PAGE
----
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It has been said that the English language is one of the toughest to master. I have always wondered why this was and quickly figured it out after a little searching. Here are some of the more interesting snippets I ran across that make English so convoluted:

  • The combination “ough” can be pronounced in nine different ways. The following sentence contains them all: “A rough-coated, dough-faced, thoughtful ploughman strode through the streets of Scarborough; after falling into a slough, he coughed and hiccoughed.”
  • The word “set” has 424 definitions. (Seriously, look it up!)
  • There is no egg in eggplant nor ham in hamburger; neither apple nor pine in pineapple.
  • How can a slim chance and a fat chance be the same, while a wise man and a wise guy are opposites?
  • If the plural of tooth is teeth, why isn’t the plural of booth beeth? One goose, 2 geese. So one moose, 2 meese?

Some examples of how many English words have multiple meanings:

  • The bandage was wound around the wound.
  • The soldier decided to desert his dessert in the desert.
  • Since there is no time like the present, he thought it was time to present the present.
  • I did not object to the object.
  • They were too close to the door to close it.

I guess I just always assumed that all other languages had oddities like this, but it seems as if English is more special than most in that aspect. Today’s holiday actually has a specific theme each year. This year it is The Language of Sport. To celebrate, we look to the sporting world and find all those sports idioms that are now used in everyday conversation. Here are a few that I find myself using frequently:

• up to par • sink or swim • set the pace • right off the bat • out in left field • out for the count • not in the same league • jump the gun • down for the count • down to the wire • throw in the towel • run interference • off the hook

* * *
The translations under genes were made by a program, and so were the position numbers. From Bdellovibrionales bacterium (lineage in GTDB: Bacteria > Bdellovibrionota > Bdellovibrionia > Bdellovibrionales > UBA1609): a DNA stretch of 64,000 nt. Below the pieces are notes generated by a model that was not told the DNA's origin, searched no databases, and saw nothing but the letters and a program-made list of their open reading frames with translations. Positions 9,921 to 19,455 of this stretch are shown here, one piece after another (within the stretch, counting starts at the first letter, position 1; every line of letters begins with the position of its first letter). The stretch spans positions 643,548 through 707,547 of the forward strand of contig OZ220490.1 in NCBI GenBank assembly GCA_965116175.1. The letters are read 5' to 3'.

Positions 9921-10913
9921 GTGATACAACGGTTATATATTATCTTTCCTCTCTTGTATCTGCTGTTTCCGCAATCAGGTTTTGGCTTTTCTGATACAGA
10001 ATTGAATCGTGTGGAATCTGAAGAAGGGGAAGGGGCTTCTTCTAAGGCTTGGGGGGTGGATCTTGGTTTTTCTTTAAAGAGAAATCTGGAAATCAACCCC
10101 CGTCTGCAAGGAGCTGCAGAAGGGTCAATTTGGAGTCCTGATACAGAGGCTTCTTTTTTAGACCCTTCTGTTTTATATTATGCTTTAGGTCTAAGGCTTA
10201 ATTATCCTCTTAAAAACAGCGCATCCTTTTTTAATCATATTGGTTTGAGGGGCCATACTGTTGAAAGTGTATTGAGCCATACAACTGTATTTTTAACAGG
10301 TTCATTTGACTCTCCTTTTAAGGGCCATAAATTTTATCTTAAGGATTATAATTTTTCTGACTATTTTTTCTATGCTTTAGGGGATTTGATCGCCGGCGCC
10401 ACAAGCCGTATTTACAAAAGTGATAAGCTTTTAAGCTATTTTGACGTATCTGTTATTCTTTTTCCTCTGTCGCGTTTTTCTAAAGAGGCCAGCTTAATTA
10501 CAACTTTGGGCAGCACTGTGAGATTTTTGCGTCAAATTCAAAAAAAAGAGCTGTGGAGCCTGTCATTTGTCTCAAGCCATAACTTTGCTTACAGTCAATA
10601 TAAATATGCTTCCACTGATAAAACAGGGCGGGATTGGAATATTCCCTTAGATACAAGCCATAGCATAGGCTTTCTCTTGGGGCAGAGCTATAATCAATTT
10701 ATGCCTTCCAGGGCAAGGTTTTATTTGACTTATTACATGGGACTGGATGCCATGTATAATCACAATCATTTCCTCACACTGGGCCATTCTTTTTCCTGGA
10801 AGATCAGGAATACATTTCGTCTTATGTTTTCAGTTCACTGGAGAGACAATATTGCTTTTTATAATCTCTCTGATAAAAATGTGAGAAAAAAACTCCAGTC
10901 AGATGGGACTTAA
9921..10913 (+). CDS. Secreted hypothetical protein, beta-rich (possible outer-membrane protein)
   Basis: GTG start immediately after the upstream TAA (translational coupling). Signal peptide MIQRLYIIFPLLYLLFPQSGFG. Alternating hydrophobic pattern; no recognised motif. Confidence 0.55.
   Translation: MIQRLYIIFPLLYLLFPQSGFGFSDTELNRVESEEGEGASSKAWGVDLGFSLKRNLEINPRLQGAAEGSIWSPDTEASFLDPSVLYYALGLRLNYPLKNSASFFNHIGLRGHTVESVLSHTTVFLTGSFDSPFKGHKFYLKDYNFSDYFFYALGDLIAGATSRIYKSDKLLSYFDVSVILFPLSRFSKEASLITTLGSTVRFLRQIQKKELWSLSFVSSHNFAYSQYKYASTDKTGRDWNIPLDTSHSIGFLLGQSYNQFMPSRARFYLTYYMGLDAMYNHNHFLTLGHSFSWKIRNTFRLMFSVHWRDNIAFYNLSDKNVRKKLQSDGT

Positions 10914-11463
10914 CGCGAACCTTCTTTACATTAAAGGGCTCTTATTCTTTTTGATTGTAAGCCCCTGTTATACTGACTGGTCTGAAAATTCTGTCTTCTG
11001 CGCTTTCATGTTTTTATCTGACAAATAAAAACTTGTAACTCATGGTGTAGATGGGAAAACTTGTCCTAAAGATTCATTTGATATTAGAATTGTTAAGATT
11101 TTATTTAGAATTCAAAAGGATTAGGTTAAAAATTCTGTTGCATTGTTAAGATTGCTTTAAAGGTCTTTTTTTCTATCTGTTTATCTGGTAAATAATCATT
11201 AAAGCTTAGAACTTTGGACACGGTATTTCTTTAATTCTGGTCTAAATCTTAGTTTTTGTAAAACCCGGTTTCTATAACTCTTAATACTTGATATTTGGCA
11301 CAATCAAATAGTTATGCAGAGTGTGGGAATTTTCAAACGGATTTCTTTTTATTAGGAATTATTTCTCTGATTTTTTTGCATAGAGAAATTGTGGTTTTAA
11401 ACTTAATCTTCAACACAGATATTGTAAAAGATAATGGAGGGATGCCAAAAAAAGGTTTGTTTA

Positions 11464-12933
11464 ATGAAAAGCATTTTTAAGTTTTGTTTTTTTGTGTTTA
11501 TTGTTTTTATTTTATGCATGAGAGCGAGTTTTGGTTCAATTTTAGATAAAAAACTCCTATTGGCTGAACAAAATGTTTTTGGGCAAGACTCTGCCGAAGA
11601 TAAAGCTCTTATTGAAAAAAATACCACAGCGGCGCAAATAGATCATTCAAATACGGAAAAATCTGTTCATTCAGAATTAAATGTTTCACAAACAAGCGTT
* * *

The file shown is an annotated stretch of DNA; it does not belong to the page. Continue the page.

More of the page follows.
It was really interesting to read about all of these. I never really gave too much thought to the English language. Coincidentally, while watching the Tigers game, this trivia question came up that fit perfectly with the holiday:

The question is (in case you can’t see it): Where is the baseball phrase, “Around the horn” derived from?

The answer is: Around the horn was how sailors got from the Pacific to the Atlantic before the Panama Canal. In the days of the tall ships any sailor who had sailed around Cape Horn was entitled to spit to windward; otherwise, it was a serious infraction of nautical rules of conduct. Thus, the permissible practice of spitting to windward was called ’round the horn.’

In baseball, Around the horn is one of two things: 1. around the horn (adj) (of a double play) beginning with the third baseman, who throws to the second base, who throws to first. 2. around the horn (adj) (of a ball) thrown from third to second to first base or vice versa, usually after an infield out is made.

So, there you go! I’m sure you have all had your fill of the English language today. I have a few bonus pictures though. My friends Michele and Jeff were in town from Florida and they brought their little boy, Cash, for all of us to meet. I got him a few baby tees to mark the holiday (luckily he’s a boy because they sure don’t have a lot of sports related stuff for baby girls!):

Fun times!

One final bonus one that I just couldn’t let slip by, the English language master herself, Sara. Looks like she’s practicing for the upcoming American’s Next Top Model tryouts:


Total Cost to Celebrate: $7

Clip of the Day:

Some dude doing 35 different English accents, I think he does a pretty good job for most of them (way better than I could!):

P.S. – When Rich and I were in New York the bartender pegged us as Michiganders within seconds of sitting down. Apparently I have a thicker Midwestern accent than I thought….